Undergraduate's Goldwater Award

11 Apr 2011

Michael Kenney, a junior working in the Gust group, is one of 275 individuals in the nation to win the Goldwater Scholarship this year. This is the premier award for undergraduates who intend to have a career in research in mathematics, science, or engineering and will cover up to $7,500 of his tuition and books for the following academic year. “This National Scholarship recognizes Mike’s potential for contributing to the advancement of science in the U. S.,” Devens Gust, recently named Regents’ Professor and EFRC director says. “For an undergraduate, his contributions to solar energy research have been truly exceptional, and in spite of spending long hours in the laboratory he has kept his grade point average in courses at 3.98.”This honor is truly an acknowledgment of Kenney’s dedication to his lab work as well as his study during his time attending university. He began at ASU intending to major in biochemistry, but switched to chemistry because he also enjoys math and physics. Interested in solar energy, Kenney began working with the Gust, Moore, and Moore group in June 2009 after reading about their work in an ASU news article. This experience sparked Kenney’s passion for research. “It’s very exciting to be on the forefront of scientific activity in this field,” Kenney says. However, he has worked on projects unrelated to renewable energy as well. Kenney spent last summer in an REU program at Carnegie Mellon University making a magnetic nanoparticle/polymer composite for applications in electromagnetic interference absorbers, and will be at Caltech this summer studying NMR spectroscopy.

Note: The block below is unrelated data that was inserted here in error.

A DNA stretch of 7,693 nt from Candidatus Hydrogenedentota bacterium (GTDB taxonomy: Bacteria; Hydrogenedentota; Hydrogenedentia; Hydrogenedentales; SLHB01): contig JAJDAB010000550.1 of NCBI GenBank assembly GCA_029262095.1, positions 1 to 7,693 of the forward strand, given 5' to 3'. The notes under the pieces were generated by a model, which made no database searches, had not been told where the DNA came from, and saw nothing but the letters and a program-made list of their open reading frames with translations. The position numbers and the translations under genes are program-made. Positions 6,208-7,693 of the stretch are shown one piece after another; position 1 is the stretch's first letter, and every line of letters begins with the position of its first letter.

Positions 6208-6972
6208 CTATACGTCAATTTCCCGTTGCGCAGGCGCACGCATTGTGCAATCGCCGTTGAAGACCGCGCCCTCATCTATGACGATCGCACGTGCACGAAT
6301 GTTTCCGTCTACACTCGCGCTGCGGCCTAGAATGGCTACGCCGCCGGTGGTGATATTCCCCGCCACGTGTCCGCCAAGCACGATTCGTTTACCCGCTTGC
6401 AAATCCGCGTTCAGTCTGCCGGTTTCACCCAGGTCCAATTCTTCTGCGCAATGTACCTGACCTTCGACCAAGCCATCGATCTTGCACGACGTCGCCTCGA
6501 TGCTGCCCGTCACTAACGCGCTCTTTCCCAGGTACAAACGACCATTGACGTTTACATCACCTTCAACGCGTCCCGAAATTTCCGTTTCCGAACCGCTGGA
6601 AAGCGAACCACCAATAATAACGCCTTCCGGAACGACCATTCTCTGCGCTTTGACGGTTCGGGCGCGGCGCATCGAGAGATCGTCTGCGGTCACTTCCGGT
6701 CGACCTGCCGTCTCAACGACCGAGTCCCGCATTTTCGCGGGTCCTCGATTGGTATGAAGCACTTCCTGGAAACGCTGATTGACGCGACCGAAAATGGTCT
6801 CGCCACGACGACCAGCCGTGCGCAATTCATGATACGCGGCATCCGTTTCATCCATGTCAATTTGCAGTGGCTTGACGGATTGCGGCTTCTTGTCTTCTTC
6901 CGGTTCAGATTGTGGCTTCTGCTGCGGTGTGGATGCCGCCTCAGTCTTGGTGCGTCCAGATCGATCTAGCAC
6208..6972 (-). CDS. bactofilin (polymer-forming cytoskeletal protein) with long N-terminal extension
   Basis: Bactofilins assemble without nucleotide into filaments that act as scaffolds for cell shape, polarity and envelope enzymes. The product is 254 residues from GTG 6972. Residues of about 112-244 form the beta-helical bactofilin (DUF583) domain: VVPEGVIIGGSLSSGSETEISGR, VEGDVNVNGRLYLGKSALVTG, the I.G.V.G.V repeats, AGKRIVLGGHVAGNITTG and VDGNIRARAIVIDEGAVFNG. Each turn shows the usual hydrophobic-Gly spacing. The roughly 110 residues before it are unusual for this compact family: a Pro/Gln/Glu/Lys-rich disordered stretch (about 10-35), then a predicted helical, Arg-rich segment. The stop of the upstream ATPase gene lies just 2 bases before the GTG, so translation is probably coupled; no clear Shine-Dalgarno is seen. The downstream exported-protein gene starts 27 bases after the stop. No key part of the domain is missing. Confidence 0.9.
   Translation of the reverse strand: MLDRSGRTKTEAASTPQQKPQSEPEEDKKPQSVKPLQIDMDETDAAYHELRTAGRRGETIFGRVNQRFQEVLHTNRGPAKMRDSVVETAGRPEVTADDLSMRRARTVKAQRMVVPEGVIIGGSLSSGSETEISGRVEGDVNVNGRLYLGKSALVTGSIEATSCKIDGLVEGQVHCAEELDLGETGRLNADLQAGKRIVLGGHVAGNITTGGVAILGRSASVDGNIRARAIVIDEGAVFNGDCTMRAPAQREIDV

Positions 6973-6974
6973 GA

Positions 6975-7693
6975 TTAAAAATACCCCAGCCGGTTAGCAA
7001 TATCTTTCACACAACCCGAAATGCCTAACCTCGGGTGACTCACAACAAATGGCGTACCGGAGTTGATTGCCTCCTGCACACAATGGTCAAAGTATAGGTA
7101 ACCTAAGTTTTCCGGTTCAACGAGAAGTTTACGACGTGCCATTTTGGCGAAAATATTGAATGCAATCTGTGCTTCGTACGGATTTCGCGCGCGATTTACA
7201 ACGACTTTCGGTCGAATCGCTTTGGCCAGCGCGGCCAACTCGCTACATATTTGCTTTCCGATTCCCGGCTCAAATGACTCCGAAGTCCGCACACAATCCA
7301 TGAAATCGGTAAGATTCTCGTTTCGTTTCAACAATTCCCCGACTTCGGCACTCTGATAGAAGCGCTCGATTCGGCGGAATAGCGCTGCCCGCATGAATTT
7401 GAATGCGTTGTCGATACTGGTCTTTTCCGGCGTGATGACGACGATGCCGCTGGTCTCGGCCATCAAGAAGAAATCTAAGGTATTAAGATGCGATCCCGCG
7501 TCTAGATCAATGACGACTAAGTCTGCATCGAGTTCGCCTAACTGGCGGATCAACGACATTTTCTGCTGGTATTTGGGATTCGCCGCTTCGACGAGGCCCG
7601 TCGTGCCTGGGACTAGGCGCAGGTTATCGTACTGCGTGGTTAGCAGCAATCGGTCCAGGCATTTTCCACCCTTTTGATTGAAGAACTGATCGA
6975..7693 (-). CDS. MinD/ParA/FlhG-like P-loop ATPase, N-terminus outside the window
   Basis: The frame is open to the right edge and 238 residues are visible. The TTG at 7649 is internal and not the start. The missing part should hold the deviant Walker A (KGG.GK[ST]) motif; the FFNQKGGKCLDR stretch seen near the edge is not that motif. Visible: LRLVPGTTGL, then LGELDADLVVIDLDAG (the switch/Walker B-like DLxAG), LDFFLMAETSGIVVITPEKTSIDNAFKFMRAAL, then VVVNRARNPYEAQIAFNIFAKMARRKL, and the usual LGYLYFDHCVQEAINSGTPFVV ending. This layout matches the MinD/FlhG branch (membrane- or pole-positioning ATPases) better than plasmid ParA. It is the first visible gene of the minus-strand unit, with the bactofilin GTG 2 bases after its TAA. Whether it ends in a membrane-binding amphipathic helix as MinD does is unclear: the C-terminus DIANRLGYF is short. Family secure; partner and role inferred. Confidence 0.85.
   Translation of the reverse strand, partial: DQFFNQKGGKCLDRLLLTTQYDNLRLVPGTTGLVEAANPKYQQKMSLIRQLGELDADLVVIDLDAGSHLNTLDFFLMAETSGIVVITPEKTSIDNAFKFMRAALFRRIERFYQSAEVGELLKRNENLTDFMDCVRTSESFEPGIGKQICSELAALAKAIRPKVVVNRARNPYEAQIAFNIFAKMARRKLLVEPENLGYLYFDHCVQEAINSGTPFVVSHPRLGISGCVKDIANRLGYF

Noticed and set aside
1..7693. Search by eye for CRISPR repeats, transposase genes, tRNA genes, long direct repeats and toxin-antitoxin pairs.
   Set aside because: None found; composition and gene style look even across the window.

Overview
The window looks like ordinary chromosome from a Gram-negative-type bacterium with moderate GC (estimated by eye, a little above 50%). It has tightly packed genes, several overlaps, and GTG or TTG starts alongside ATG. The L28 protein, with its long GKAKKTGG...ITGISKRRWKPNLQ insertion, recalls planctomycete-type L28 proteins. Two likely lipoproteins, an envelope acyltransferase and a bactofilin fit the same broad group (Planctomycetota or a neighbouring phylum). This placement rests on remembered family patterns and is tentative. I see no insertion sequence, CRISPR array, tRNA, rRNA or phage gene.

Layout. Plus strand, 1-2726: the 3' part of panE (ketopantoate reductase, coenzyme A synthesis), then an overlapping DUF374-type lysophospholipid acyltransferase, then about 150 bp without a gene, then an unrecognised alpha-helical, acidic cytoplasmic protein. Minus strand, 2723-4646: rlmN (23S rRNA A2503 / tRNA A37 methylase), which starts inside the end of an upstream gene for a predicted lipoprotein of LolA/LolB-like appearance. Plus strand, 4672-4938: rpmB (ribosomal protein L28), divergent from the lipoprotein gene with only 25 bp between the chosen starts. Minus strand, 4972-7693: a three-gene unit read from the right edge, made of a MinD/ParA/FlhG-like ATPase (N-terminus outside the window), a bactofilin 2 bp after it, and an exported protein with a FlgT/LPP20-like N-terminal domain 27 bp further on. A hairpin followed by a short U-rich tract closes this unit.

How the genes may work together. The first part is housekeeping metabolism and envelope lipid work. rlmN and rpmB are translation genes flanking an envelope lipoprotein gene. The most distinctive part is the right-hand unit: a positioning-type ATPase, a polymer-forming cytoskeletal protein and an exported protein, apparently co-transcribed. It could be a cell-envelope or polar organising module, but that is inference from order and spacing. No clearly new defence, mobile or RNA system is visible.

Although Kenney enjoyed learning about polymer composites at Carnegie Mellon and is looking forward to working with one of the world’s experts in the field of NMR, Dr. John D. Roberts, in the coming months, he isn’t planning to abandon his initial interest in solar energy. Next year, Kenney will continue in the Gust group while applying to Ph.D. programs in chemistry and intends to continue research in solar energy in his graduate studies and scientific career. His colleagues are sure he will be successful in these endeavors. Brad Brennan, a graduate student who mentors with Kenney, says “Mike has a curious mind and is intrigued by various aspects of science.  He will do great things in whatever path he chooses.”

We congratulate Michael Kenney on this award and wish him the best in his research career.

 

by Emily North

 

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